C-suite roles are constantly evolving so it only makes sense to create a role that will pass the test of time. As the need to rehearse for fire drills, the reality is that business leaders must be prepared for the worst case scenario so that they know what is expected, are better able to respond, and feel equipped to handle potential crises with ease.
Enter the role of the Chief Continuity Officer – the C-suite leader responsible for answering the question: how can we best prepare our organisation for future potential crises and what steps must be taken to achieve this? Preparedness is the key to future-proofing any organisation.
With disaster recovery and business continuity as core competencies, organisations must now have a dedicated person to lead from the front and set a clear example for others to follow.
The CCO role will be of high importance moving forward as organisations need to make sure that their continuity plan is up to date and that automation and security are backed up, so that whether the customer walks through the virtual or the physical door they get the same experience. This applies to every industry. Whether it is a financial institution or a manufacturing firm, Covid-19 or future pandemics and incidents cannot be the excuse for poor customer service and support. Customers want the same consistency in terms of experience from partners, whether the business is WFH or in the office.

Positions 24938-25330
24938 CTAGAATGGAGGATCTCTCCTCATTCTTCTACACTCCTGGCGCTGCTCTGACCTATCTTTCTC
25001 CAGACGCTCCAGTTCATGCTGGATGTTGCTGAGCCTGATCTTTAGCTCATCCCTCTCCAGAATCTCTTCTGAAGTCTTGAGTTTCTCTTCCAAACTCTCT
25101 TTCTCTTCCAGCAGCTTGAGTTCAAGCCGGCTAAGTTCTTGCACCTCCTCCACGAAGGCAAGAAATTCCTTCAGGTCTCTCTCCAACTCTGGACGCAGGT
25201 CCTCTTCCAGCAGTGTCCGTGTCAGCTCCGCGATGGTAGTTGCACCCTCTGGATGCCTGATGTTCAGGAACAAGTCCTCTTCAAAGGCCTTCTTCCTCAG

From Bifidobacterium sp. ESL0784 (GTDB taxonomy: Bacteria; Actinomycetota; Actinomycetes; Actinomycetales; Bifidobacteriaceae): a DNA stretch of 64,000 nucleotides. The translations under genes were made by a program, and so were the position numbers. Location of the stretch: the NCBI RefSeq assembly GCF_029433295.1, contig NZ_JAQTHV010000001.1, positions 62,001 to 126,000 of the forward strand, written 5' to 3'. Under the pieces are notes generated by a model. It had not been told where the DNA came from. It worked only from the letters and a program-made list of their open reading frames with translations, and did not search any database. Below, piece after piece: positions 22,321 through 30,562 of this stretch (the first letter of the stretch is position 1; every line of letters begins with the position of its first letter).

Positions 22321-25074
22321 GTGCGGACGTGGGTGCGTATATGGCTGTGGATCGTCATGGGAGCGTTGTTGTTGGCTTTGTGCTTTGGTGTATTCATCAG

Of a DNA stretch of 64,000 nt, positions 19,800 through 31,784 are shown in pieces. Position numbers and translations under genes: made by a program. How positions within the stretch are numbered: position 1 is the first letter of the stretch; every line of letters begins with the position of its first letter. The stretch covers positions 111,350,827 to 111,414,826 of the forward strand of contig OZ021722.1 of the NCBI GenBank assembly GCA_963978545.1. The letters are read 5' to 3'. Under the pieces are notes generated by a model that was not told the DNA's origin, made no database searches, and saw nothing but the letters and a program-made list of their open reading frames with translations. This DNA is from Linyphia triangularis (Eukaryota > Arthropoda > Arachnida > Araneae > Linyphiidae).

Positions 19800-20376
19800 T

Digital commerce will continue to expand
We are currently witnessing the pandemic’s ability to accelerate digital transformation efforts across every industry, but none more so than retail. Digital commerce will continue to expand as consumers’ demands change and lockdowns continue.
There has been a rapid shift towards a digitally-native landscape as these generations are more acquainted with spending time online and are familiar with making purchasing decisions from the comfort of their homes – long before coronavirus had even entered their vocabulary. The uptrend in online shopping is set to continue even after countries relax restrictions. Across Southeast Asia, consumers have been spending more for essential goods on online platforms, and more than a quarter (28%) have tried a new e-commerce app since the virus broke out, according to a study by Bain & Company and Facebook.